A series of artwork commissioned by Peroni Nastro Azzurro, to celebrate their iconic glass and blue riband. The artworks were exhibited at The House of Peroni, London 2014
The cutting-edge glass designer Paola Petrobelli is from one of Italy's oldest and most respected families, and her classical heritage is the perfect counterpart to her progressive passion for glassware, of which she is widely accepted to be a master. While the artist only works with the legendary Murano glass blowers - the Venetian jewel in the crown of the globe's glass manufacturers - she is thoroughly committed to the elevation of glassware from a mere decorative art form to the arena of the groundbreaking and conceptual. As such, her work is exhibited all over the world; and she has been privately commissioned to create works by the illustrious likes of Damien Hirst. "I aim to create glassware of our time, as opposed to studio glass," she told The House of Peroni when we visited her at work in Murano to shoot a film of her process, which is showcased at the October residency. "Venice is the obvious choice, for me to create work, because they have been blowing glass here from the 12th century and the craftsmen are incredible - it is a skill that gets transmitted and handed down from generation to generation, which is such a beautiful thing to be part of."
Given her formidable passion and pedigree, Petrobelli was the ideal artist to be commissioned to create a range of one-off artworks based upon the Peroni Nastro Azzurro pint glass, all of which are exhibited at The House of Peroni October residency.
The four pieces take the Peroni Nastro Azzurro Blue Ribbon as their inspirational starting point melding the most ancient processes of glass-blowing with thoroughly modern design. 'I made the glassware range for Peroni Nastro Azzurro with some of the oldest and most imperfect techniques'' she tells us. "I employed the 'incalmo' technique and the 'filigree' technique, which both require a huge amount of precision from the glassblowers because the two sections need to be made to match. In this process, you have two people working on the same piece separately and then they get fused. In the filigree technique the glassblowers create glass rods that have a core in the middle that is coloured, and these get heated and rolled into a bubble, then twisted until the lines get thinner, which give a very subtle pattern alt the end of ultra-thin lines going through the glass."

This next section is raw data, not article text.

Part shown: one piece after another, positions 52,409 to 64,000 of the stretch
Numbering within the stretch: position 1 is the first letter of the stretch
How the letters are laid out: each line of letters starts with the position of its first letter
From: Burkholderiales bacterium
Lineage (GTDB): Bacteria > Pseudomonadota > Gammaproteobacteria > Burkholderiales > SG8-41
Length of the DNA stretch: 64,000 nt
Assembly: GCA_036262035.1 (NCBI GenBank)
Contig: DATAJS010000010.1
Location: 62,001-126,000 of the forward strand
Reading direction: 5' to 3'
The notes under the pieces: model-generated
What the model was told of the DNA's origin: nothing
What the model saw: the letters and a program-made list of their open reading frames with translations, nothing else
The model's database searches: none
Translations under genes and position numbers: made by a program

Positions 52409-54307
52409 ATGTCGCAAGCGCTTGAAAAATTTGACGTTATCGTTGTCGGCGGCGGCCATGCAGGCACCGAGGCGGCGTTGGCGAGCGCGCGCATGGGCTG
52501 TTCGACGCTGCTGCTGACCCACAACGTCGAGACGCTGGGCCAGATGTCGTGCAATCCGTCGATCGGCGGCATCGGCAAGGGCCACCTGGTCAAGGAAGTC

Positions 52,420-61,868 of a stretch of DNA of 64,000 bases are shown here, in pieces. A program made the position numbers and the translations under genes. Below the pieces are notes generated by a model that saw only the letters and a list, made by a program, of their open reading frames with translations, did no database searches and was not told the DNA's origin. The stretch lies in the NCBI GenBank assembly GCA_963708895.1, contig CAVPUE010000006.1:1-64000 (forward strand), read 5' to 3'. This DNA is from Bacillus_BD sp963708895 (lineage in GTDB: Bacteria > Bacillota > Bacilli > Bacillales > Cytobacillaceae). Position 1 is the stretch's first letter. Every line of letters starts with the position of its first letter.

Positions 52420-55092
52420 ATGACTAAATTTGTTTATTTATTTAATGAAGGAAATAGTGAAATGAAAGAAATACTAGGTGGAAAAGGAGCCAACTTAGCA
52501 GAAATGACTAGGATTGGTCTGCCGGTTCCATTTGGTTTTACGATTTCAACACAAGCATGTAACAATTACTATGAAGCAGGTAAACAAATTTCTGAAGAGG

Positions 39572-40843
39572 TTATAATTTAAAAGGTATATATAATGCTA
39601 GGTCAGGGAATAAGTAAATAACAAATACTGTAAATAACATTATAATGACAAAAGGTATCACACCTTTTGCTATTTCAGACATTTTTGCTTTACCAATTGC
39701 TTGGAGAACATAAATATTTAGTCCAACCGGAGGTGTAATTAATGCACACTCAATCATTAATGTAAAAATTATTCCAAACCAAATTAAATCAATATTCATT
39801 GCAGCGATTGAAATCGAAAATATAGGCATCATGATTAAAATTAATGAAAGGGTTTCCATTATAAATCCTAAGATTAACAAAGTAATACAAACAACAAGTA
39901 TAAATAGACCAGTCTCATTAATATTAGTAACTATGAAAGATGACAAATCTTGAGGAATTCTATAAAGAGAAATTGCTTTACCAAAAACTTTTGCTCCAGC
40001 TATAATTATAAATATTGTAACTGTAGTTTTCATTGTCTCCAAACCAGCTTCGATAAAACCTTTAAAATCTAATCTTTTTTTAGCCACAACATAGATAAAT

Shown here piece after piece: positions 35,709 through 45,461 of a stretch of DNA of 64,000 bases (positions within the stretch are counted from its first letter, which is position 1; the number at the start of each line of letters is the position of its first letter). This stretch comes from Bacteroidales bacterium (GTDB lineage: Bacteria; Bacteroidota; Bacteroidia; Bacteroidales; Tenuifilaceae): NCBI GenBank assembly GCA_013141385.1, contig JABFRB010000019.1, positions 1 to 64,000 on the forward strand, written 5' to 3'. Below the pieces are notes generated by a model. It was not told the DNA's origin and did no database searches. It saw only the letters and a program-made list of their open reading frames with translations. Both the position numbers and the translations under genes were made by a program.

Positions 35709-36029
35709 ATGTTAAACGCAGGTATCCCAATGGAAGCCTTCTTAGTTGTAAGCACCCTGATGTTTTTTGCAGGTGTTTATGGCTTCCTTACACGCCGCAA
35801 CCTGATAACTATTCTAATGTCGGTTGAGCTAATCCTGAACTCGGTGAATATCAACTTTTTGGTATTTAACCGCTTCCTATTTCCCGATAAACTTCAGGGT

Petrobelli relishes a challenge, and her work is shot through with conceptual reference points. "I decided to make the glasses oversized in reference to the films of Fellini," she tells us. "His characters are iconic simply because they are overblown. I wanted to mirror that, given that La Dolce Vita came out in 1963 - the same year Peroni Nastro Azzurro was created. All four of the glasses work as stand-alone pieces, but placed together you will see the blue line that runs through them all, symbolic of the sea and the story of The Rex, the ship that was awarded the Blue Riband and inspired the name of the brand."